Search the Cinema Head Cheese Archives!

April 30, 2011

Movie Review: Hide and Go Kill 1 & 2 (2008)

I really like Japanese horror films, for the most part. Takishi Miike is a master director in the genre and American producers prove that over and over again by remaking his Japanese films in English. The Japanese horror film, unlike our Western films, is more concerned with atmosphere and mood than logic and plot (and some people can argue that the current state of American horror is evidence that we do not care about story or plot either). Ringu, Ju-On, Death Note, Battle Royale… all of these are fine examples of authentic, mood-driven Japanese horror. Hide and Go Kill, 1 and 2, are not fine examples. These are the Japanese equivalent of our shot on video b-movies. Where we, the American crap filmmakers (myself included), rely on hackneyed story and tired character archetypes, the Japanese schlock filmmaker relies on tired and predictable visuals to set the mood. And, before you ask, whatever story or plot logic the majors have in Japan is completely out the window. So, after sitting through Hide and Go Kill I am officially retitling the English version as Hide and Go Shove a Pencil in Your Ear, ‘cause that’s what it felt like.

Buy Hide & Go Kill and Hide & Go Kill 2 on DVD!

The ‘story’ for Hide and Go Kill (which is the same story for Hide and Go Kill 2) defies logic. OK, [deep breath], girls all over Japan are dying mysteriously due to a strange new game called Hide and Go Seek Alone. It is a very simple game. All you really need to do is: find a teddy bear, butcher it, stuff the inside with rice, sew the bear up, place it in a room, chant some bizarre ghost thingie poem and go hide in a closet. If you did that correctly, a ghost will find you and slaughter you. See? That’s why it is catching on like Dungeons and Dragons at fat camp… you can only play it once! This is the game that stops giving the second you figure it out because you die! Great stuff. This happens over and over again until one girl, addicted to the same ‘text novel’ that gives the instructions to the game, sees her friends dying. I think she solves it, or wins the game or something. I’m not sure because I was so thoroughly confused by that point I didn’t know what was going on. I barely remember putting Part 2 into the player.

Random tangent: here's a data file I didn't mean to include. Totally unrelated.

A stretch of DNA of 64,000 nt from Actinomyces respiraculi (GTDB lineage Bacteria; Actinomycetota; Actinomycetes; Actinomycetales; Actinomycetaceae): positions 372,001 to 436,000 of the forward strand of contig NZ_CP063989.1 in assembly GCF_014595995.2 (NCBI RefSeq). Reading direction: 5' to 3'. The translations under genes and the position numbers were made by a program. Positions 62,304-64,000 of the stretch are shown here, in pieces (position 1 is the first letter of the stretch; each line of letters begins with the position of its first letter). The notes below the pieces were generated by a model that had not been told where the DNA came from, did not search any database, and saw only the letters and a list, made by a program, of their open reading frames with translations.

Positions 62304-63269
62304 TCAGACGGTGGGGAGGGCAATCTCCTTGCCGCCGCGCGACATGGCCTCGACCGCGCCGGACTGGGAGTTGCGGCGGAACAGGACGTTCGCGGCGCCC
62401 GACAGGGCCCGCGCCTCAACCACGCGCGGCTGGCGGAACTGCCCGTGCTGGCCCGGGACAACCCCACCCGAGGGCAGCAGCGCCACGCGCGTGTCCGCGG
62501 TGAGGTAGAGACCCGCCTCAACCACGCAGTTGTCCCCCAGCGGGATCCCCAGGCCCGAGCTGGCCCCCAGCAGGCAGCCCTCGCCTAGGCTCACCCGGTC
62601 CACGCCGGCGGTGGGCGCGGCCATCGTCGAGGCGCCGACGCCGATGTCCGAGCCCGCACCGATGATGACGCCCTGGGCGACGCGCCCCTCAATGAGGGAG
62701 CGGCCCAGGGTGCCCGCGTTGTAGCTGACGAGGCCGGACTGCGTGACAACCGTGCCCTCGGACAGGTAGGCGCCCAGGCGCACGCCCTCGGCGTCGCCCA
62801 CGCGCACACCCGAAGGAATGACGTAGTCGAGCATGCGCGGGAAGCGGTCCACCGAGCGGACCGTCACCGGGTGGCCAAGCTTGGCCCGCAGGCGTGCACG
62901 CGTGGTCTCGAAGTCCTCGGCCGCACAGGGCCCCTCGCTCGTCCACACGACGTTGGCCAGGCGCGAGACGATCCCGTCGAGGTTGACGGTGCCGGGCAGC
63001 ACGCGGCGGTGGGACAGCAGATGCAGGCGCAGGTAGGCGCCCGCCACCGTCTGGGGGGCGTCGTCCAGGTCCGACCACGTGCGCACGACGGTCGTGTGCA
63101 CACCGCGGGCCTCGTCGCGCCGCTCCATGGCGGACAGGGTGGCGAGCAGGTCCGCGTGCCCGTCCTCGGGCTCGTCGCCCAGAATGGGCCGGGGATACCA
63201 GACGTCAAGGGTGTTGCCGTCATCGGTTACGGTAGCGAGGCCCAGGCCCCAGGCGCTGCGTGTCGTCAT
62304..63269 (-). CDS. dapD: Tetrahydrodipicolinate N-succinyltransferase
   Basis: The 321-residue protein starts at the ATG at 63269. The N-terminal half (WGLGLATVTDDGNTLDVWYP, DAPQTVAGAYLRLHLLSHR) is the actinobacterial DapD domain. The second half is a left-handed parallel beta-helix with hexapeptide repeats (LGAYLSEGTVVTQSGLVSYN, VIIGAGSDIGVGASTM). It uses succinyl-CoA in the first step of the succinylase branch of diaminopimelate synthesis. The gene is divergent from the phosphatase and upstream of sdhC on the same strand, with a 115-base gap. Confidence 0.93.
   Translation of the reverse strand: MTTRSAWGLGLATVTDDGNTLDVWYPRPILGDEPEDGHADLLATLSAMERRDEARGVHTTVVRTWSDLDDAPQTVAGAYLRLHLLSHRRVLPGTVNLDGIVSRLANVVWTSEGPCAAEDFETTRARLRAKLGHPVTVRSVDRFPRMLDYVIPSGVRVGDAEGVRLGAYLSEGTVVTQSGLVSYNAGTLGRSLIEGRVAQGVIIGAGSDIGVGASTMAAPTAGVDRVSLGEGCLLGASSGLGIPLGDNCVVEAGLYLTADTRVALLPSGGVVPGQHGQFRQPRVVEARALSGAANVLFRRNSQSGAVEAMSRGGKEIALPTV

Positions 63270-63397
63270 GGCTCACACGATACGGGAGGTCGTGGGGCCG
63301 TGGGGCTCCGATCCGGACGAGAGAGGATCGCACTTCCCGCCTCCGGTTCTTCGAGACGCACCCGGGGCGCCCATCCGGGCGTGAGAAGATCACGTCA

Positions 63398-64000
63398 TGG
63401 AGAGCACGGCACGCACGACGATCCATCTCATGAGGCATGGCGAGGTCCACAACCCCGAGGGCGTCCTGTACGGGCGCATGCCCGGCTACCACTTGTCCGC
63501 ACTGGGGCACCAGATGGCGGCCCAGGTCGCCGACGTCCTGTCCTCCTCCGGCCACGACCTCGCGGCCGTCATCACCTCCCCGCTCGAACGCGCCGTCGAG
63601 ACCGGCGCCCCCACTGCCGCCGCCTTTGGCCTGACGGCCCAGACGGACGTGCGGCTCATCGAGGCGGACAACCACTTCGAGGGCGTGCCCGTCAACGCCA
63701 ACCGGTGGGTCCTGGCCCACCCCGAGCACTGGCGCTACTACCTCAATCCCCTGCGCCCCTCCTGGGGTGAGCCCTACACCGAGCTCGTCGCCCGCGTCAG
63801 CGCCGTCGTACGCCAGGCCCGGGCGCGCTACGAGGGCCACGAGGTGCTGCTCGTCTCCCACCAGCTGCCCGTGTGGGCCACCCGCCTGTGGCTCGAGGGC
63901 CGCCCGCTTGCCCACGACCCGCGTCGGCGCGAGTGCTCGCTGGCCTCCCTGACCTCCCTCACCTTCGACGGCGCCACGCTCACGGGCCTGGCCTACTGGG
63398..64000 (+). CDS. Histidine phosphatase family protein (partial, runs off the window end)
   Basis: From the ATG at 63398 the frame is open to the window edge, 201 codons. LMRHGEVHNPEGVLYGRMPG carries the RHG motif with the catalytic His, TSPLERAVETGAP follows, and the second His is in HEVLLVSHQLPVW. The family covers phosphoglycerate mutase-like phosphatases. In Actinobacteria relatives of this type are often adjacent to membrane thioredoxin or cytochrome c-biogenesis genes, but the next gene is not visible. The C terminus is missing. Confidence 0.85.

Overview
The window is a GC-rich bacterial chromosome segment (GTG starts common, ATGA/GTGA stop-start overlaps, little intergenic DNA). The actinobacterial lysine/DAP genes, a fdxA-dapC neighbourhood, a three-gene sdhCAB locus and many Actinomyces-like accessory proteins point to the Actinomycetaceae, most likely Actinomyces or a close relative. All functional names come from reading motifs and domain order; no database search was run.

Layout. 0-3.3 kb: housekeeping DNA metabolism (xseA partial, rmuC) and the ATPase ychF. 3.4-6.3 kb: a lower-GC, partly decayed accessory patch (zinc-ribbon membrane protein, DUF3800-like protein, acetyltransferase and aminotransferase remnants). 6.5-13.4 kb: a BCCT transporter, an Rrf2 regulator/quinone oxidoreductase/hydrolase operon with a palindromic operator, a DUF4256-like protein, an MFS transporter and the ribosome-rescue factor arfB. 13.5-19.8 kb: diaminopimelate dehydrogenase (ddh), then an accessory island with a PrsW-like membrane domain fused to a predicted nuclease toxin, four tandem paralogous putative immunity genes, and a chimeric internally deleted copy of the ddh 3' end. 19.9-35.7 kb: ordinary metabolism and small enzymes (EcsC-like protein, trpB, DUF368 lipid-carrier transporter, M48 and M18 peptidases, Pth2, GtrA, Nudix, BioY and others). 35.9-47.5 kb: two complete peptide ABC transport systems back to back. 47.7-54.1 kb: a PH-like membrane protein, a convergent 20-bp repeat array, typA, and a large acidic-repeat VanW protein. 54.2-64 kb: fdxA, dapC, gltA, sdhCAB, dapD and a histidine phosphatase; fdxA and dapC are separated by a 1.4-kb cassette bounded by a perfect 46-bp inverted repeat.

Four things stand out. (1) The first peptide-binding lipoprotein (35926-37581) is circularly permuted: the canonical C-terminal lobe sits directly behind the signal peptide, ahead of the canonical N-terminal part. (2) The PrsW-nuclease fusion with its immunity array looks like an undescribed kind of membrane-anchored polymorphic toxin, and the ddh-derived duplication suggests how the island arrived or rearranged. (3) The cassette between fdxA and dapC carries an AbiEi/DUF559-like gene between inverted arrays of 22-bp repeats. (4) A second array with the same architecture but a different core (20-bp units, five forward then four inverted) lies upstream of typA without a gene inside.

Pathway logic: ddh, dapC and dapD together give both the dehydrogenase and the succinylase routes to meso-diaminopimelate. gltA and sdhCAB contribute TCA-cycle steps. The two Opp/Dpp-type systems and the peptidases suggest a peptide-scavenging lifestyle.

The one saving grace of these films are the ghost scenes. The cinematography and effects are inspired and the ghost girls live up to the standard set by Miike and others. Once you get through those, though, you will marvel at the weird things that Japanese school girls do that American school girls do not. Things like: giggling uncontrollably, being overly concerned with their appearance, incredibly annoying voices, say awful things to one another, never think beyond the next day and don’t realize that their futures rely solely on the quality of sperm that fertilizes their ovaries. Wait a minute, maybe we really are a global community after all.

No comments:

Post a Comment